Over the past few days I have been teaching myself the very basics of Clojure (with a bit of difficulty), and I have been questioning whether or not Clojure is worth the trouble of learning about immutability, concurrency, and functional programming. After all, Clojure is one of the youngest and least cared about programming languages around, so why should the trouble be worth the time?
In this blog post I discuss whether or not Clojure is worth learning in my first installation on a line of blog posts concerning Clojure and functional programming.
Clojure is hard
The title says it all. As a programmer that has mostly worked in languages within the Algol branch (C++, Java, etc) the functional paradigm seems like a scary thing. Not being able to change the state of a vector or a map is equally as frightening at first, and having threads be such an integral part of the language does not soften the situation. Learning Clojure, especially since it is such a young language, is no easy task. Having a background in Python (or Lisp) and Java is almost an absolute must before you can even consider Clojure.
As you will read this hard work pays off.
Why Clojure is a good idea
A while ago I had a foray into Lisp and really left Lisp half-learned before I got antsy. The most recent documentation regarding Lisp was from around 2002, it had no unified (or good, for that matter) graphical toolkit, and it had major gaps in its usability in terms of strange forms (loop) and stack overhead when you don't want to use them. Although Lisp has its flaws, it is a wonderful language that allows the programmer to be concise with their code through something called Higher Order Functions. A single function can serve multiple purposes, a trait that I call programmatic nonlocality. In fact, I was able to rewrite an old text library from Java (originally 320-some lines) in less than 100 using Lisp.
However, Lisp has the shortcomings and the dead community that I described above. Meanwhile, the C*, Vala, Python, and especially Java communities (since the dawn of Android) have been experiencing a golden age of popularity. Not a single student in my High School Java class had written in Lisp; only one had so much as heard of its existence. Clojure is Lisp that compiles to the Java Virtual Machine, as you probably know if you are reading this article. That gives it the power to be compatible backwards and forwards with Java. This is called interoperability. Now you can have the elegance of Lisp without the guilt of using a nonpractical language. All of the Java libraries become available to you, and any Clojure libraries become available in Java. This comes into great use when dealing with functions conditionally has caused a massive decision tree, or when working with data trees requires good recursive capabilities. The "Hard Part" can be written in Clojure, and then you leave the sloppy imperative stuff up to Java.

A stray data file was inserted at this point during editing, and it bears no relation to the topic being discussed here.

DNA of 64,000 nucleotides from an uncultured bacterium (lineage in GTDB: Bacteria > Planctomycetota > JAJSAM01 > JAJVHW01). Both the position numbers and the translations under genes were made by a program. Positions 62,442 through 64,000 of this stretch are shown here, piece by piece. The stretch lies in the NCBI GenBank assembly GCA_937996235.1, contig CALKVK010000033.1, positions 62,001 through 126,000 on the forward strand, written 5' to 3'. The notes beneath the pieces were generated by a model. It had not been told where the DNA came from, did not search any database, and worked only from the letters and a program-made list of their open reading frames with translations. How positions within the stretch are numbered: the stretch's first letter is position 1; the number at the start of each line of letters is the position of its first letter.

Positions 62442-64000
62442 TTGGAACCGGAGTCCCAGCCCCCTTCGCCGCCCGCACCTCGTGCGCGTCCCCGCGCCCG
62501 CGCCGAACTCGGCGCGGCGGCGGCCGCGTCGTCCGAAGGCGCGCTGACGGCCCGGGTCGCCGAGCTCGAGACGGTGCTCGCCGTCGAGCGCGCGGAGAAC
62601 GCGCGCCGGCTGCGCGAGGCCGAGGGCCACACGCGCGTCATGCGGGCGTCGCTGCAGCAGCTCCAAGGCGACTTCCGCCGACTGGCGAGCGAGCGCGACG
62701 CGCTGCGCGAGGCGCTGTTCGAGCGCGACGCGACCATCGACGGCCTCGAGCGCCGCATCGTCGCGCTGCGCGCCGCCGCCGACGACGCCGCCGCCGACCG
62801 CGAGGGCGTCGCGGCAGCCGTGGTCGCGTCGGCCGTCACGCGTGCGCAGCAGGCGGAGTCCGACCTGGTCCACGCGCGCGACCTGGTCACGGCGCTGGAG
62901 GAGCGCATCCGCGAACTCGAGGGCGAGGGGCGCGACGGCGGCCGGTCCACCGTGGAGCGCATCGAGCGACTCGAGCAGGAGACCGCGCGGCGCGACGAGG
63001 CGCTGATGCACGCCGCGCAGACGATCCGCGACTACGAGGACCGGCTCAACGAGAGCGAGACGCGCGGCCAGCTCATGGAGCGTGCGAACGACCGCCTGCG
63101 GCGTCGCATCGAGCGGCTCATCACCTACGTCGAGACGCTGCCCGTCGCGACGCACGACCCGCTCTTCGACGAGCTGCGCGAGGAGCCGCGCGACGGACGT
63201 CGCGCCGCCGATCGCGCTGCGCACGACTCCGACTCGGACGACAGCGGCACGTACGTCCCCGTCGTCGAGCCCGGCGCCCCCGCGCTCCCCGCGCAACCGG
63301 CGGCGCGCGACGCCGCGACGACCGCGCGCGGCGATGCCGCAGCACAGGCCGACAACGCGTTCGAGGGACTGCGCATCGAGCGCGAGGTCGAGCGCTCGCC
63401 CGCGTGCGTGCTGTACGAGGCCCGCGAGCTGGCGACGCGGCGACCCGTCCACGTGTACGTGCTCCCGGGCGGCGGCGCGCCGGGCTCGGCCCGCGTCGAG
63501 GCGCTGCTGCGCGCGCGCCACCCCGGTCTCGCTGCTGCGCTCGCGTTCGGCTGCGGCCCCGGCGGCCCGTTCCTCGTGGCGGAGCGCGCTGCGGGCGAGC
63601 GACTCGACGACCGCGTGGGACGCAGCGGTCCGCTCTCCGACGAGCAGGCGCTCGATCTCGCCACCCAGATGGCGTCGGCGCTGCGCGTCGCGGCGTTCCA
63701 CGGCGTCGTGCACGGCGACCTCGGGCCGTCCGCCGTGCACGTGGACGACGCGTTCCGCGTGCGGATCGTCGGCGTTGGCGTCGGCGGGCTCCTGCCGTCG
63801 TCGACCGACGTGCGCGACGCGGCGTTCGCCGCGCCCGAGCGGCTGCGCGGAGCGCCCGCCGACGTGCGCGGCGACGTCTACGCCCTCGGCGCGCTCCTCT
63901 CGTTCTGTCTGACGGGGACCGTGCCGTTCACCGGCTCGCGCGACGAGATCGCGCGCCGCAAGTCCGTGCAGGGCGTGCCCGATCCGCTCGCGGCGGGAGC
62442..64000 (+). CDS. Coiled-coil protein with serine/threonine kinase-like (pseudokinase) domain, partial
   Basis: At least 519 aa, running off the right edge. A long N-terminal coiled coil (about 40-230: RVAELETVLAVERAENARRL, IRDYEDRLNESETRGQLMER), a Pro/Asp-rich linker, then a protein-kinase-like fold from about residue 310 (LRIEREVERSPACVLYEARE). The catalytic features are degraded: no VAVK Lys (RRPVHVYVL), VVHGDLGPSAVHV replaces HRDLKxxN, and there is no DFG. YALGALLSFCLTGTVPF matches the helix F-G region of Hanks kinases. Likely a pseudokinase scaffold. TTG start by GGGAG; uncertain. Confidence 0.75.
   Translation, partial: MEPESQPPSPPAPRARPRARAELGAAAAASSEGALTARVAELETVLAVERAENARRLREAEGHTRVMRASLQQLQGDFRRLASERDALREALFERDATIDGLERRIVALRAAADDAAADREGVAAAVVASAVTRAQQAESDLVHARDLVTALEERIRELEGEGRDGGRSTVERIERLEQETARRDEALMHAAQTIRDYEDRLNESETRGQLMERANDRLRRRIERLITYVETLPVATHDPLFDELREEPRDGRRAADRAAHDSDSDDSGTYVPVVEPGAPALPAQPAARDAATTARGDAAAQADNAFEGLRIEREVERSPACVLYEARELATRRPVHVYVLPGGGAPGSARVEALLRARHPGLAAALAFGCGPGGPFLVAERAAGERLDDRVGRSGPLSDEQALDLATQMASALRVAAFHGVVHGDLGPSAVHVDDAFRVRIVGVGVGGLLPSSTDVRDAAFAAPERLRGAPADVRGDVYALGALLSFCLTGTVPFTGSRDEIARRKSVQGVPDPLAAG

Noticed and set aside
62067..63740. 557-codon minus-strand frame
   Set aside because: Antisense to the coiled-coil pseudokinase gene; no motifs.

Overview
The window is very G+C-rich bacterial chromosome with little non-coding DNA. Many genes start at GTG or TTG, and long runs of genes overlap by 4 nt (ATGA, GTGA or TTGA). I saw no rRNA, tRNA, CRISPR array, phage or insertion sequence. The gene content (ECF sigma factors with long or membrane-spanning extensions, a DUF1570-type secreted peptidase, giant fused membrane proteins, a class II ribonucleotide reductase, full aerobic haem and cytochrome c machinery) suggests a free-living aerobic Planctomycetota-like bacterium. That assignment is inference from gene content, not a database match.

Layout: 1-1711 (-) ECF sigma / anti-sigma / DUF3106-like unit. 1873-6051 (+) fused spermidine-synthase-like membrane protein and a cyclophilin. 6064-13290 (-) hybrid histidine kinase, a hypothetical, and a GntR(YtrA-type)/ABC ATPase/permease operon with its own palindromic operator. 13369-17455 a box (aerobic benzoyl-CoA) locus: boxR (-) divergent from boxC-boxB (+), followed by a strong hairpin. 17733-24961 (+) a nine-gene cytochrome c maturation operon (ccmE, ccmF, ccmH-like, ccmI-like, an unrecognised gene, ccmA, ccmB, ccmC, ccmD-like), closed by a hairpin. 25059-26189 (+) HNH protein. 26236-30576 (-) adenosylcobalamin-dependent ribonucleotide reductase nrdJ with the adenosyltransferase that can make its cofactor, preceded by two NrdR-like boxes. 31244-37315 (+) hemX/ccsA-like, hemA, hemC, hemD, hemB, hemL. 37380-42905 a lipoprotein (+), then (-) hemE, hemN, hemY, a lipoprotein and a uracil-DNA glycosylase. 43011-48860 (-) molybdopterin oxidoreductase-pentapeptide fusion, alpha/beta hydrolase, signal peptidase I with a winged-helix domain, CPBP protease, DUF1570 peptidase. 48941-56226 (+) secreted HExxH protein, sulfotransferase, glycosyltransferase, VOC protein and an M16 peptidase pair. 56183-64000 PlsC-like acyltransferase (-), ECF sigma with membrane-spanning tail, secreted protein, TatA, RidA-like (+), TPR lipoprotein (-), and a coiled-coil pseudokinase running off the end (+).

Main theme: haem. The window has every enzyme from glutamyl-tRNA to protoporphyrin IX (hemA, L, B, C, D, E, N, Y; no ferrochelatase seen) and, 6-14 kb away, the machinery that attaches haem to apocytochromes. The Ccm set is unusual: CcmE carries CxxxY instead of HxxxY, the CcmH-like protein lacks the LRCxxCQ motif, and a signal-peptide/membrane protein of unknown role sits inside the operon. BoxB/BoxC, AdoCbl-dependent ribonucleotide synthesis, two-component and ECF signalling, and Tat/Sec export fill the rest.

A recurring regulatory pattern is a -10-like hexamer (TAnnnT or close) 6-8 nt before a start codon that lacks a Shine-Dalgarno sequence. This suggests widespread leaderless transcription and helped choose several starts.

The ability to enhance your Java programs with this "secret sauce" of computing is a trait that you should definitely look for as a programmer that is always looking to improve themselves. I have also found that the principles of Clojure are transferable to other programming languages. A programmer will think of how to solve a problem in Clojure and then implement it in whatever language they choose.
Most of the issues with Clojure will probably be short lived. In the world of programming Clojure is one of the youngest languages out there. (Right up there with Vala and LOLcode). The documentation is outdated, and bugs still exist within the language. Also, Clojure is not used on many projects yet because of its immaturity. This means that you may be the only person on your team that knows Clojure. Of course, that also implies that when you need help there will be a very limited community to lend you a hand.
In general, most of the problems that Clojure faces comes from a small community of developers lucky enough to hear about Clojure before it gets big. I am convinced that Clojure will become more-and-more relevant in the coming years. Clojure is a language designed specifically to solve the problems introduced by other languages, and to create a modern toolkit for modern applications such as parallelism.
Clojure can be used wherever the 9 billion devices that use Java are used, even for Android applications. It compiles to a .class file that can interop with Java seamlessly.
Clojure is a strange language born out of a strange paradigm and the striving for perfection; the repair of the shortcomings of the languages before it. Learning Clojure will increase your ability as a programmer in general and how you use Java specifically to create efficient applications. Clojure is definitely worth learning, despite how hard it is for beginners and intermediate programmers alike.